Skip to main content
Stay in touch with the coast.
Sign up for our newsletter »
Letters To The Editor
Letter From The Publisher
The Maine I Love
From Whence We Came
Maine Course & Mainely Gourmet
On The Town Dock
Renew Your Subscription
Give a Gift
Boats Of The Year
Art and Culture
Boatyard Dog® Trials
Just For Kids
On The Bandstand
Maps & Parking
Tickets & Info
Come By Boat
Where to Stay & Eat
Contract & Insurance
Forms & Downloads
Link To Us / Logos
The Campobello Whale Rescue Team plays a key role in rescuing whales that have become entangled in fishing lines.
New DNA technology is enabling scientists to see the world in just a drop of water.
Naturalist and environmental advocate, Rachel Carson found inspiration and solace on the coast of Maine, where she owned a small house.
EEL of Fortune
Salmon farming may be just the tip of Maine’s move into aquaculture. The latest trend: growing elvers into big fat eels.
The Unsinkable Water Strider
This agile little insect can walk on water.
Research Along Maine’s Long Wild Edge
Maine is home to 18+ marine labs and field stations making the state a leader in efforts to understand and teach about the marine environment.
The Birds of Seal Island
A birdwatching trip to Seal Island offers a chance to see Atlantic Puffins, Black Guillemots, Wilson Storm-Petrels and many other seabirds.
Flights of Fancy
If you want to learn about seabirds and see them firsthand off the coast of Maine, ecologist John Drury is your man.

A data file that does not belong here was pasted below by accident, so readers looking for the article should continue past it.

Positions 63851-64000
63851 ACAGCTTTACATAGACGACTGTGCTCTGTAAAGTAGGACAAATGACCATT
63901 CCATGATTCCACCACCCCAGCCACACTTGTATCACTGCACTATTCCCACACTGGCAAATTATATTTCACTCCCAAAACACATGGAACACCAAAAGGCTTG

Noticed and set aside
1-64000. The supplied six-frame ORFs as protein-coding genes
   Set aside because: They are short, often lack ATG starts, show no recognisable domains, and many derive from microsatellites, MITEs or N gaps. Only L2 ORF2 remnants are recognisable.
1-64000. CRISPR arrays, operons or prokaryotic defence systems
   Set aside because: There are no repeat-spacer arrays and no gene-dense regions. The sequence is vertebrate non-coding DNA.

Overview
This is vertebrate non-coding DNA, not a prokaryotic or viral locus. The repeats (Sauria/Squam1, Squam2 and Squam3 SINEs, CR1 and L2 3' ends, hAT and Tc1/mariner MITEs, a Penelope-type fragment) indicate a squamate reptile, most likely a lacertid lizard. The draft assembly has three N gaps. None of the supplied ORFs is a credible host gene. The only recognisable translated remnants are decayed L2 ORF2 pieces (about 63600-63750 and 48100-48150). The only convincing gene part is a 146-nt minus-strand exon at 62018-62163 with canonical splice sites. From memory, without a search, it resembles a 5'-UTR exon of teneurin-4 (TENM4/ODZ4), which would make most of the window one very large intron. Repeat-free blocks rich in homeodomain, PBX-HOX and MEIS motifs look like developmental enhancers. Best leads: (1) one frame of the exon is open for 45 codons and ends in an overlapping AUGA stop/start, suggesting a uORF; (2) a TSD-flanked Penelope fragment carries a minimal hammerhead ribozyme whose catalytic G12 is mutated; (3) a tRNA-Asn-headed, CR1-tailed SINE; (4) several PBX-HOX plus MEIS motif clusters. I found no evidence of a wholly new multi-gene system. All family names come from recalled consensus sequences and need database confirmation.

Black & White
Sea ducks arrive in Maine waters in the winter just as many other birds migrate south, giving new meaning to the term “snow birds.”
The Case of the Missing Mussels
Where have all the mussels gone? Rocks once covered in clinging blue bivalves are bare and biologists are hoping to learn why.
What Makes the Wind Blow?
What are the sources of Maine’s winds? Where do they come from and how do they vary during the year?
The Uncertain Future of Right Whales
After a brief period of growth, the population of North Atlantic right whales is dropping, and scientists are worried.
When planting your garden, think about ways to encourage beneficial bugs.
The Heart of the Sea
As dams are removed, reconnecting Maine lakes and the salty sea, alewife populations are rebounding. And that’s a good thing, biologists say.
The Hunt for Red Tides
What we think of as “red tides” are harmful algal blooms that can involve different microbes. An expert explains.